The French Symphony at the Fin de Siècle

The French Symphony at the Fin de Siècle: Style, Culture, and the Symphonic Tradition

Andrew Deruchie
Volume: 100
Copyright Date: 2013
Published by: Boydell and Brewer,
Pages: 310
https://www.jstor.org/stable/10.7722/j.ctt4cg6tj
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  • Book Info
    The French Symphony at the Fin de Siècle
    Book Description:

    In this first full-length study of the symphony in late nineteenth- and early twentieth-century France, Andrew Deruchie provides extended critical discussion of seven of the most influential and frequently performed works of the era, by Camille Saint-Saëns, César Franck, Édouard Lalo, Vincent d'Indy, and Paul Dukas. The volume explores how French symphonists reconciled Beethoven's legacy with the musical culture, intellectual environment, and political milieu of fin-de-siècle France, pursuing issues of musical form and also moving beyond the notes to consider questions of meaning. Andrew Deruchie is a lecturer in musicology at the University of Otago (New Zealand), specializing in French music of the nineteenth and twentieth centuries.

    eISBN: 978-1-58046-838-1
    Subjects: Music

Table of Contents

  1. Front Matter
    (pp. i-iv)
  2. Table of Contents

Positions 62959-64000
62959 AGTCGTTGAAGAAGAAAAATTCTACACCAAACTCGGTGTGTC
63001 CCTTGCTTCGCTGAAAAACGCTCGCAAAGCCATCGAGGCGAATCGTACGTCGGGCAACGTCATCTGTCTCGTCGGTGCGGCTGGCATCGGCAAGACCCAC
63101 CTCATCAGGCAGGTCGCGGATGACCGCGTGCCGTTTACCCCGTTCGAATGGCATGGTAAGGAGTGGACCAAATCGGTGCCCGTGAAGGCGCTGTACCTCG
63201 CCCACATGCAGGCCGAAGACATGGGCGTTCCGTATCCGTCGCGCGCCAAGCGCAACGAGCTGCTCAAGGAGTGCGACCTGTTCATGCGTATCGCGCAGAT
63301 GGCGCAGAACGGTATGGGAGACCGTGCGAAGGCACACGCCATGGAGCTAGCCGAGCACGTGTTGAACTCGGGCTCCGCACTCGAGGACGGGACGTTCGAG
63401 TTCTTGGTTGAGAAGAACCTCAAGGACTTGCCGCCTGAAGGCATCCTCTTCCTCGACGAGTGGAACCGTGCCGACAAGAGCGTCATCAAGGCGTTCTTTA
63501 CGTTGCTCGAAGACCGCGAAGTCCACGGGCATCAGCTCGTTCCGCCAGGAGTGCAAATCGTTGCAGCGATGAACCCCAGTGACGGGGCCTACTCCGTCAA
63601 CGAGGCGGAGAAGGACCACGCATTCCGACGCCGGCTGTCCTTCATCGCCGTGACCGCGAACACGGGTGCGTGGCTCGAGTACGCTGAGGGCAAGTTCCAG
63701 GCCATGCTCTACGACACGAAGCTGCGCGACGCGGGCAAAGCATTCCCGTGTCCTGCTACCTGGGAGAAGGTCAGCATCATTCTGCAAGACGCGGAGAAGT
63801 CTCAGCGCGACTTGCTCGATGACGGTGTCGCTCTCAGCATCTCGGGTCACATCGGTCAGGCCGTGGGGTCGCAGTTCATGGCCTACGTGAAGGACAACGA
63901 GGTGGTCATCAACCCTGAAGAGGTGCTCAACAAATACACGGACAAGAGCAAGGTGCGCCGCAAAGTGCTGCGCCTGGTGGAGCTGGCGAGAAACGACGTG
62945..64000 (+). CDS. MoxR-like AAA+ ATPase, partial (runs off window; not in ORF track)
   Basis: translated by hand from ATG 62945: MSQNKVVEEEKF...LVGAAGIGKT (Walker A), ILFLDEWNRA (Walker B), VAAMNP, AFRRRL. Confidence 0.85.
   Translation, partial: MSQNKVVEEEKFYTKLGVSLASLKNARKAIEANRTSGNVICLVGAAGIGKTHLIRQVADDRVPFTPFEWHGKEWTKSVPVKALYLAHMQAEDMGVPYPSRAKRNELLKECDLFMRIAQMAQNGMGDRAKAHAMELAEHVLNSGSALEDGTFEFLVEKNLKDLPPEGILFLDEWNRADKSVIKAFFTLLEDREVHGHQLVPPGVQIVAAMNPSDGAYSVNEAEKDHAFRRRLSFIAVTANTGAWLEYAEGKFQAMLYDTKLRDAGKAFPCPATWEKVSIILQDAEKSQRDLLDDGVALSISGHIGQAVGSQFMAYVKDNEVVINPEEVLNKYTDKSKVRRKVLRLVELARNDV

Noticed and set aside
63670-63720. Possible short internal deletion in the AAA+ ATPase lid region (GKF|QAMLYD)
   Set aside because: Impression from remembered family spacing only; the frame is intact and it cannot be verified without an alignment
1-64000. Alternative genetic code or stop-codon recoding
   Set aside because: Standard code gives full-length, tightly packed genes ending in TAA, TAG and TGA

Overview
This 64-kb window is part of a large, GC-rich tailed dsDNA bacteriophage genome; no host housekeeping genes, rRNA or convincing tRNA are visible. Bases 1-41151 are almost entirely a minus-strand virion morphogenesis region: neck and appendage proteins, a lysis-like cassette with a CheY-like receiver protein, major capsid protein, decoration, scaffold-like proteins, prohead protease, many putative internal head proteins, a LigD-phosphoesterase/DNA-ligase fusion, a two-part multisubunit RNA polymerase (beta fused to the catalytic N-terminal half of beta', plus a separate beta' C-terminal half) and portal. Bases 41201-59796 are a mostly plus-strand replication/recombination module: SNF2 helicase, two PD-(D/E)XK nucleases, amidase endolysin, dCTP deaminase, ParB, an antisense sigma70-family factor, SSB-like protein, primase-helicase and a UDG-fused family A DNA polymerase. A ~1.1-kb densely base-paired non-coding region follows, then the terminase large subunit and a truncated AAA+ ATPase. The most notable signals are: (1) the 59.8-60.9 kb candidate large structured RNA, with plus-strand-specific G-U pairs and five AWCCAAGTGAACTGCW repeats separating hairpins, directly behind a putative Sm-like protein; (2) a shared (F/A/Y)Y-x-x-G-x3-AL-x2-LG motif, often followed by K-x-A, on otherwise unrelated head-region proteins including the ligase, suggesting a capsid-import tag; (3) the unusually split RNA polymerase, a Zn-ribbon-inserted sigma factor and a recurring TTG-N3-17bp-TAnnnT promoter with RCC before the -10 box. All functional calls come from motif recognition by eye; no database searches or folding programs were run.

(pp. v-vi)
  3. Acknowledgments
    (pp. vii-viii)
    A. D.
  4. Introduction
    (pp. 1-14)

    In an article titled “De la symphonie moderne et de son avenir” (On the modern symphony and its future), which appeared in La Revue et gazette musicale in June 1870, the progressive critic Ives Kéramzer forecasted a bright future for the symphony in France: the nation’s young composers would take up the genre handed down from Haydn, Mozart, Beethoven, Mendelssohn, and Schumann, and radically revitalize it. “The classical manner has said its final word,” he declared, “a new formula must be sought.”¹ This was a bold prediction for the time. Quite apart from the specifics of Kéramzer’s vision, his title...

  5. Chapter One Camille Saint-Saëns, Third Symphony
    (pp. 15-54)

    The literature on Saint-Saëns’s Third, often called the “Organ Symphony” on account of that instrument’s prominent role, usually traces its origins to London. There, the directors of the Royal Philharmonic Society, the august organization that had commissioned Beethoven’s Ninth and Mendelssohn’s Italian Symphony, met on July 4, 1885, and moved to solicit a new orchestral work from a leading French composer. Gounod was their first choice; if he refused, they would extend the offer to Delibes, Massenet, or “St. Saëns.”¹ It remains unclear what became of these petitions, but the society eventually invited Saint-Saëns to perform a piano concerto of...

  6. Chapter Two César Franck, Symphony in D Minor
    (pp. 55-89)

    César Franck began his Symphony in D Minor late in the summer of 1887, completing two-piano drafts of its three movements on September 12, September 30, and October 27. After a six-month hiatus to attend to his duties at the Conservatoire, he commenced the orchestration the following spring, and on August 22, at the age of sixty-six, he put the finishing touches to his first and only effort in the genre. The successful premieres of d’Indy’s Symphonie sur un chant montagnard français, Lalo’s G-Minor Symphony, and especially Saint-Saëns’s Third Symphony had perhaps piqued his interest.¹ Members of the composer’s circle...

  7. Chapter Three Édouard Lalo, Symphony in G Minor
    (pp. 90-118)